Monthly Archives: June 2018

Poetry Carousel News

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Another quick blog post with some updates about the Poetry Carousel residential course I’m running from the 7th-10th December 2018 with co-tutors Sean O’Brien, Andrew McMillan and Fiona Sampson.  I’m very happy to announce that we have the fantastic poet Rishi Dastidar as our Guest Reader.  Rishi will be joining us on the Saturday night of the course for dinner and a reading.

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Rishi Dastidar is a fellow of The Complete Works, a consulting editor at The Rialto magazine, a member of the Malika’s Poetry Kitchen collective, and also serves as chair of the writer development organization Spread The Word. His debut collection Ticker-tape is published by Nine Arches Press, and a poem from it was included in The Forward Book of Poetry 2018.

Below you will find news of the workshops that we’ll be running over the Carousel weekend.  As you can see from the workshop blurbs, they are the usual eclectic mix, so participants really will feel like they’ve been on a carousel!

The Poetry Carousel is currently sold out – however we do sometimes get last minute cancellations.  If you’d like to be put on a waiting list, please ring Abbot Hall Hotel directly on 01539 532896.

Poetry Workshops, 2018 Poetry Carousel

 

The Long and the Short of It
Fiona Sampson

Does size matter? Of course not – poems come in every imaginable length, from haiku to epic. And yet of course it does – those forms do very different things. We look at scale, structure, and ways to use proportion and other numerological devices in order not to constrict but to release a poem. But don’t worry. No algebra: only music. Which as it happens is some of the theory I’ll be bringing to our workshop too.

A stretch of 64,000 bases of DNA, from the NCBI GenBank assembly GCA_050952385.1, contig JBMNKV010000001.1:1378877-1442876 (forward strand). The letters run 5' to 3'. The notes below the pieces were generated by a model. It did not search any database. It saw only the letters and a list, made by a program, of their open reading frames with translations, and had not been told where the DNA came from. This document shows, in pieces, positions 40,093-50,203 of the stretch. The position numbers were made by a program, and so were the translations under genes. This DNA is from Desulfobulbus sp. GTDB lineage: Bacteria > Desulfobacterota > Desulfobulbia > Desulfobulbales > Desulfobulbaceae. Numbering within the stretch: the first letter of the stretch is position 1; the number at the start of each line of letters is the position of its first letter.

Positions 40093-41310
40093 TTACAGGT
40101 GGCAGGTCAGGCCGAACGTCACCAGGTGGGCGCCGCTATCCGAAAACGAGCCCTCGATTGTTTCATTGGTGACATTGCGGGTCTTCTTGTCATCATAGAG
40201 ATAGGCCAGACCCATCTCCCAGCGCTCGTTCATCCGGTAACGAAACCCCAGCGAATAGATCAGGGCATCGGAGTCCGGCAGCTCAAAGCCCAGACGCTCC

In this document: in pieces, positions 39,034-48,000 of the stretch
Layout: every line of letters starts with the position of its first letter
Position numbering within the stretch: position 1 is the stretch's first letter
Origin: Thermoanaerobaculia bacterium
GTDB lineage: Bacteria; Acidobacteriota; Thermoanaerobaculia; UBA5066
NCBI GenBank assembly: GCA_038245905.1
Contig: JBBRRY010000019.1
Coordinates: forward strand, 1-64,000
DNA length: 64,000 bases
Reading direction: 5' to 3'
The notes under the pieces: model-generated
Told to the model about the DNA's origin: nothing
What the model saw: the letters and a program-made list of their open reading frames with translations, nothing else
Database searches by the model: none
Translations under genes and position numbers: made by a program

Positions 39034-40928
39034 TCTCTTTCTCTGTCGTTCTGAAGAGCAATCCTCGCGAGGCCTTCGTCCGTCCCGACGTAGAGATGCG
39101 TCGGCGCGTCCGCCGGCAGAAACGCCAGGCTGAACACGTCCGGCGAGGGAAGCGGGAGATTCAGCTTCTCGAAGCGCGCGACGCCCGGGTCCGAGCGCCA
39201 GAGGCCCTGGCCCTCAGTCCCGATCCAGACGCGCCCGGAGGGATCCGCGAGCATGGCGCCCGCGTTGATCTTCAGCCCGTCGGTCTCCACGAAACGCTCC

Inbetweentimes
Sean O’Brien

Think of those times when you’re walking around a city, or drinking a cup of tea, or staring down into a dim back yard. You’re doing more or less nothing, being nowhere in particular, with nothing much in mind. The world seems to be on a break. And then a door is left ajar, or a light comes on in a room seen across rooftops, and the quiet seems to listen to itself, and for no apparent reason two and two make five. We’ll be considering some poems that touch on this terrain, and writing poems of our own in order to explore it.

 

Making it Queer
Andrew McMillan

If we trace back the roots of a word which is now being reclaimed by the LGBTQ community, we find its origins in ideas of that which is ‘oblique’ or ‘off-centre’, that which might be ‘pervese’ or ‘odd’ and in older ideas of ‘to twist’.

During this workshop we’ll consider not the queer content of a poem, but what it might mean, more broadly, to make a poem queer, to take our poems off-centre, to make them perverse, to twist them, just slightly, so that the reader encounters them in an utterly different way.

 

To Look Is An Act of Choice
Kim Moore

In his book Ways of Seeing, John Berger wrote ‘We only see what we look at.  To look is an act of choice.’  During this workshop we will be exploring what happens when we change our perspective by focusing on the finer details or zooming out for the bigger picture.  What do we choose to look at in poetry, and what do we choose to avoid, and how can we explore in poetry the relationship between the things we look at and ourselves?

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Poem and a Pint Competition

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Just a quick message to pass on news of a new Poetry Competition! I am on the committee of ‘A Poem and a Pint’ and we run bi-monthly poetry events, hosting guest poets, musicians and open mic slots.

To raise money for next year’s programme of events, we decided to hold our first poetry competition! Our judge is the fabulous Clare Shaw (who was herself awarded a Northern Writers Award this week).

It’s £4 to enter one poem, £7 for two and £10 for three poems and the closing date is July 16th.  First prize is £150, second prize is £100 and third prize is £50.  If your poem is placed in the top 3 you will also be invited to give a ten minute reading at our next Poem and a Pint event, on September 29th, alongside the judge Clare Shaw.

For further details, just follow the link to the Poem and a Pint website http://www.apoemandapint.co.uk/competition.htm

 

 

 

June News and a poem by Martin Kratz

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June News and a poem by Martin Kratz